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The National Training Awards Press Office will send out press releases following the announcement of the regional finalists, regional ceremonies and the Gala.

The Press Office will also be happy to provide comments from spokespeople at The National Training Awards and Government for you to include in your own releases.

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UK Gala Ceremony - Skills in 2009

Skills in 2009 – Predictions for the New Year

By Simon Bartley
Chief Executive, UK Skills

In just a couple of weeks we will be at the start of the tenth year of the new millennium.

What a challenging year we have in front of us as a nation! We are facing the toughest economic climate for several decades and with it comes tough questions, decisions and changes.

However, despite all this uncertainty, my hope is that 2009 will bring us plenty of things to celebrate and take courage from.

In my role as Chief Executive of UK Skills, I would like to make some predictions which I hope will keep training and skills firmly in the minds of business, politicians and the public at large.

UK Skills has the task of championing vocational skills and learning for work, a job we do primarily through the National Training Awards and skills competitions like WorldSkills.

Here are some of the things I hope to see over the next twelve months.

  • Further increase in National Training Award entries

This year we had a 28% increase in the number of entries in the National Training Awards. Training is usually the first thing to be cut by business during a recession, but I’m encouraged that there are still many organisations for whom training is an investment, not a cost. They have recognised the power of training to transform their businesses by increasing productivity, reducing costs, improving staff morale and boosting sales.

A further increase in National Training Award entries in 2009 will show a UK economy where training is not only valued, but seen as an integral way of helping companies cope with the complexities of the current environment.

  • A record medal haul

I enjoyed Team GB’s record medal sweep at the Beijing Olympics, but I am looking forward even more to seeing our young skills champions compete at the largest global skills competition on the planet next September.

WorldSkills Calgary 2009 will involve nearly a thousand young people from more than 50 countries competing in over 40 skills ranging from graphic design and floristry to welding and cabinet making. My hope is for Team UK to place in the top eight countries overall, and for our team of talented young people to bring home a few more medals than the gold, silver and two bronzes we picked up at the last event in Japan in 2007.

  • More young people entering skills competitions

This year we had more than 3,680 young people enter regional skills competitions that are run across the country under the banner of WorldSkills UK. I want to see that number rise to 5,000 in 2009.

Skills competitions provide young people with a chance to hone their skills, test themselves against their peers and even to represent their country. The majority of Team UK at WorldSkills London 2011 will be selected from young people who enter skills competition in 2009.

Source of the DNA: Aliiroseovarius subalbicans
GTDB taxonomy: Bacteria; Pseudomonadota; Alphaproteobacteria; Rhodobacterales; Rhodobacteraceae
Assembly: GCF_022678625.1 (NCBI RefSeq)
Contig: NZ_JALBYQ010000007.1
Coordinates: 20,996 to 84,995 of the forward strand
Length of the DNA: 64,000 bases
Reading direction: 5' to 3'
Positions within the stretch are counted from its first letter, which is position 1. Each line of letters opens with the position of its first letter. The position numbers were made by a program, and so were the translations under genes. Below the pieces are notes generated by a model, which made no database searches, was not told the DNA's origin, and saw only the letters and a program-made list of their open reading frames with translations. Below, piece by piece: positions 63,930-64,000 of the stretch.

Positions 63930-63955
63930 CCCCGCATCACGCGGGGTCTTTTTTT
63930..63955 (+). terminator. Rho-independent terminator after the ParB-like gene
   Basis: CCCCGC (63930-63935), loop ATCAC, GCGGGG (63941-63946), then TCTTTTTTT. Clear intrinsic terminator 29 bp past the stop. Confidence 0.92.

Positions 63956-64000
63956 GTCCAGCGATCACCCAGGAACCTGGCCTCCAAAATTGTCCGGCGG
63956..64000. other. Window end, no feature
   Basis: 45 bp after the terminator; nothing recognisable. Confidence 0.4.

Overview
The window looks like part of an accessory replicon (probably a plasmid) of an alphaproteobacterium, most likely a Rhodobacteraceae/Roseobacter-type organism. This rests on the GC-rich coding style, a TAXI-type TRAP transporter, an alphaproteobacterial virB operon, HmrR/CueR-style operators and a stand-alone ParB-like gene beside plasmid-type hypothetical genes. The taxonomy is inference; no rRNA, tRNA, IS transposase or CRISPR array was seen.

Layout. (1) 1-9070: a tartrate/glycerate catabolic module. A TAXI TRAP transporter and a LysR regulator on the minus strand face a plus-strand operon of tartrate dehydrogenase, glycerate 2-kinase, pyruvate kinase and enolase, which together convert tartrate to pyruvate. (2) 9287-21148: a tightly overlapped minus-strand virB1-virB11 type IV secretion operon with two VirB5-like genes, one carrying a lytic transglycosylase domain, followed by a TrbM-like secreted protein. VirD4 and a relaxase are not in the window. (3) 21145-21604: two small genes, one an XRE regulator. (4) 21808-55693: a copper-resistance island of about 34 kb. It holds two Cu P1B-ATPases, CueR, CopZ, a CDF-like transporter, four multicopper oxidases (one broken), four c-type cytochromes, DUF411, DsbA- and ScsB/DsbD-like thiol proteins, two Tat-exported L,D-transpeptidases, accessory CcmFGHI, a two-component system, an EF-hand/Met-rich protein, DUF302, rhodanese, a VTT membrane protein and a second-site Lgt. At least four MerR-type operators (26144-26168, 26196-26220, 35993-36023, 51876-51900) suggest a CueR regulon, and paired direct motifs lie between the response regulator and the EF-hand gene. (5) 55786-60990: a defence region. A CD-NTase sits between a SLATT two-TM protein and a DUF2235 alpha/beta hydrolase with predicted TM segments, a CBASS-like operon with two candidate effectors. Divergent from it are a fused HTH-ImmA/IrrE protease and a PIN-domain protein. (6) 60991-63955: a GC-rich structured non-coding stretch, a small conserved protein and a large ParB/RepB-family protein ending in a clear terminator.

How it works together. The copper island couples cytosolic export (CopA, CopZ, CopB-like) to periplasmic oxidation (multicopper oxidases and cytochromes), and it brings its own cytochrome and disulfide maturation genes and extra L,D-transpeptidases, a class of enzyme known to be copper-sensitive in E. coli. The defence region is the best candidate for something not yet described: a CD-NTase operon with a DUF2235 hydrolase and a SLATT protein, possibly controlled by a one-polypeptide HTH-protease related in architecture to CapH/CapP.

• Continuing profile for skills

Skills have enjoyed an increasingly higher profile over recent years thanks to a government that recognises the key role skills have to play in ensuring a prosperous society.  Steps in the right direction have been taken through initiatives such as Train to Gain, increasing Apprenticeship numbers, and the Skills Pledge – which half of our 232 National Training Awards finalists this year had signed.

I hope that in 2009 many businesses will look to skills and training as a way to make the most of their most important asset:  their human capital. We are in danger of losing all the gains that we have made in terms of training and skills, simply because many businesses see training as a cost rather than as a tool that can transform them.

If we lose our skills, how then will we be able to take up opportunities when the economic cycle turns, let alone compete against the rest of the world?


For more information or to interview Simon Bartley contact:
Kathryn Crookenden, UK Skills
Ph. 020 7612 9261                  kathryn.crookenden@ukskills.org.uk


Notes to Editors

  • UK Skills (www.ukskills.org.uk) is a not-for-profit organisation which champions vocational skills and learning for work through awards and competitions.
  • UK Skills runs the National Training Awards (www.nationaltrainingaards.com) on behalf of the Department for Innovation, Universities and Skills. The premier sponsor of the National Training Awards is City & Guilds. The Awards are also sponsored by CIPD and supported by Investors in People.
  • UK Skills also manages the UK’s entry into the biennial WorldSkills Competition. This is the world’s largest skills competition and involves a thousand young people from over 50 nations competing in different skills over four days.
  • The next WorldSkills Competitions are in Calgary, Canada, in 2009 and in London in 2011 (www.worldskillslondon2011.com). The independent educational foundation, Edge, is the official supporter of Squad UK and Team UK. Brathay supports Squad and Team UK development. WorldSkills London 2011 is supported by City & Guilds, Honda, UFI Learn Direct and Festo.


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Company literature
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